Section 602 of the EGRRCPA amends the Fair Credit Reporting Act to allow financial institutions to offer a loan rehabilitation programme to private education loan borrowers. The new provision allows financial institutions that choose to offer such a programme to remove a reported default of a private education loan from a consumer report, upon a consumer’s request, without it being considered inaccurate. In order to do so, the loan rehabilitation programme must require a consumer to make consecutive on-time monthly payments in a number that demonstrates, in the assessment of the financial institution, a renewed ability and willingness to repay the loan. The rehabilitation benefits may be utilised once per loan. The Act does not require lenders to offer Section 602 Rehabilitation Programmes; however, lenders that offer an approved 602 Rehabilitation Programme are entitled to a safe harbor from claims of inaccurate reporting for removing a defaulted loan. The EGRRCPA requires financial institutions supervised by a federal banking agency to seek the agency’s written approval concerning the terms and conditions of the loan rehabilitation programme.
In December 2018, the Office of the Comptroller of the Currency (OCC) released Bulletin 2018-48, Statement of Programmes for Rehabilitation of Private Education Loans (the Bulletin), which outlines the OCC’s process for approving Section 602 Rehabilitation Programmes. The Bulletin states that the OCC will review an institution’s programme to assess whether it includes Section 602’s requirements and that feedback will be provided within 120 days of the request, as mandated by the EGRRCPA. The Bulletin also states that if the request is denied, the OCC will notify the bank in writing of the reasons for its decision. A similar communication was jointly issued by the Board of Governors of the Federal Reserve (SR 19-2) and the Federal Deposit Insurance Corporation (FIL-5-2019) on February 4, 2019.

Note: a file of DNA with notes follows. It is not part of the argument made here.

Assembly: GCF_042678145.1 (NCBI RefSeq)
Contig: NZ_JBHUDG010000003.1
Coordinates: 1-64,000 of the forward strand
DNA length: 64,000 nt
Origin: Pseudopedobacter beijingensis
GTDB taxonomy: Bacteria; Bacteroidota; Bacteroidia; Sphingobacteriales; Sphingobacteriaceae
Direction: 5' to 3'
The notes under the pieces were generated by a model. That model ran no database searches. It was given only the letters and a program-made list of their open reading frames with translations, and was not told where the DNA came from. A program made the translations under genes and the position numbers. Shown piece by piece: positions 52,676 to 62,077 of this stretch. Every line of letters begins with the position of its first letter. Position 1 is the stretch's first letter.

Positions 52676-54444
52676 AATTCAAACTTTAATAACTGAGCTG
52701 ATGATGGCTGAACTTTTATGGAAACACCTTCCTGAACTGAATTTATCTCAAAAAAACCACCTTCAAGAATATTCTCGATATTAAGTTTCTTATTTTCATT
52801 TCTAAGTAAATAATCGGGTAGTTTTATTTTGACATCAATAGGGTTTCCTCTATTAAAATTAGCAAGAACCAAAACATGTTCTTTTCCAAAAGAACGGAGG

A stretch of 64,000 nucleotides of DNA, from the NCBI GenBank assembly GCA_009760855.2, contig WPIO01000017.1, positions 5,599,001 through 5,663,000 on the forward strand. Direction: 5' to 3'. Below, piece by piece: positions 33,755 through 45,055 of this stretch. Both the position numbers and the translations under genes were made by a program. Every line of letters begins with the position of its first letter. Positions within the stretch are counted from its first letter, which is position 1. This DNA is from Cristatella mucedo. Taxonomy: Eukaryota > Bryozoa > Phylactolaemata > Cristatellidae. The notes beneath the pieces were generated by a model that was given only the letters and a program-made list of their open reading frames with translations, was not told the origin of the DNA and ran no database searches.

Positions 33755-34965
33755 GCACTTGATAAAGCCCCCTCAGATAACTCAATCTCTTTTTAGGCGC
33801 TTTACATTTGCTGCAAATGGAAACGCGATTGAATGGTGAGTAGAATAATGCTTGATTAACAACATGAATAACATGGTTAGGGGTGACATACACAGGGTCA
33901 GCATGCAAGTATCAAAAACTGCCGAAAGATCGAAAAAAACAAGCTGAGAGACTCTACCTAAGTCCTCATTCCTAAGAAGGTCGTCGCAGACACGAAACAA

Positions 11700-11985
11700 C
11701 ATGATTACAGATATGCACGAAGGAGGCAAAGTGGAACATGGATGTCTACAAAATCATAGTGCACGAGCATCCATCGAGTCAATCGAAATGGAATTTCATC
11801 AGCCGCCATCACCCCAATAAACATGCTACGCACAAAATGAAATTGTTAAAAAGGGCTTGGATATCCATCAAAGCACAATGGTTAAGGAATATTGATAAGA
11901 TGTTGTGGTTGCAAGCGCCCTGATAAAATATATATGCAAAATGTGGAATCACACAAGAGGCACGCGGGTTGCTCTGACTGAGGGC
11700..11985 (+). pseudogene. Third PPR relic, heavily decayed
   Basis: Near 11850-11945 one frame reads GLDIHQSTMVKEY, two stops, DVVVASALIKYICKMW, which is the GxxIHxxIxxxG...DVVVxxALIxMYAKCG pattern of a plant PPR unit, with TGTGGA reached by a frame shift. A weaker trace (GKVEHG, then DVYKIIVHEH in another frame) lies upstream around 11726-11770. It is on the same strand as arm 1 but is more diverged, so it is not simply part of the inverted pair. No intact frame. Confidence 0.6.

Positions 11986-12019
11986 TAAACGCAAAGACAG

An additional protection for private education loans was established by Section 601 of the EGRRCPA. Section 601 amended the Truth in Lending Act to prohibit the holder of a private education loan from declaring a loan in default or accelerating the debt against a student obligor on the sole basis of the bankruptcy or death of a cosigner. Section 601 also adds protections for cosigners by requiring the holder of a private education loan to release any cosigner from their obligations under a private education loan when notified of the death of a student obligor. Both protections are only available on private education loan agreements entered into 180 days or more after enactment of the EGRRCPA.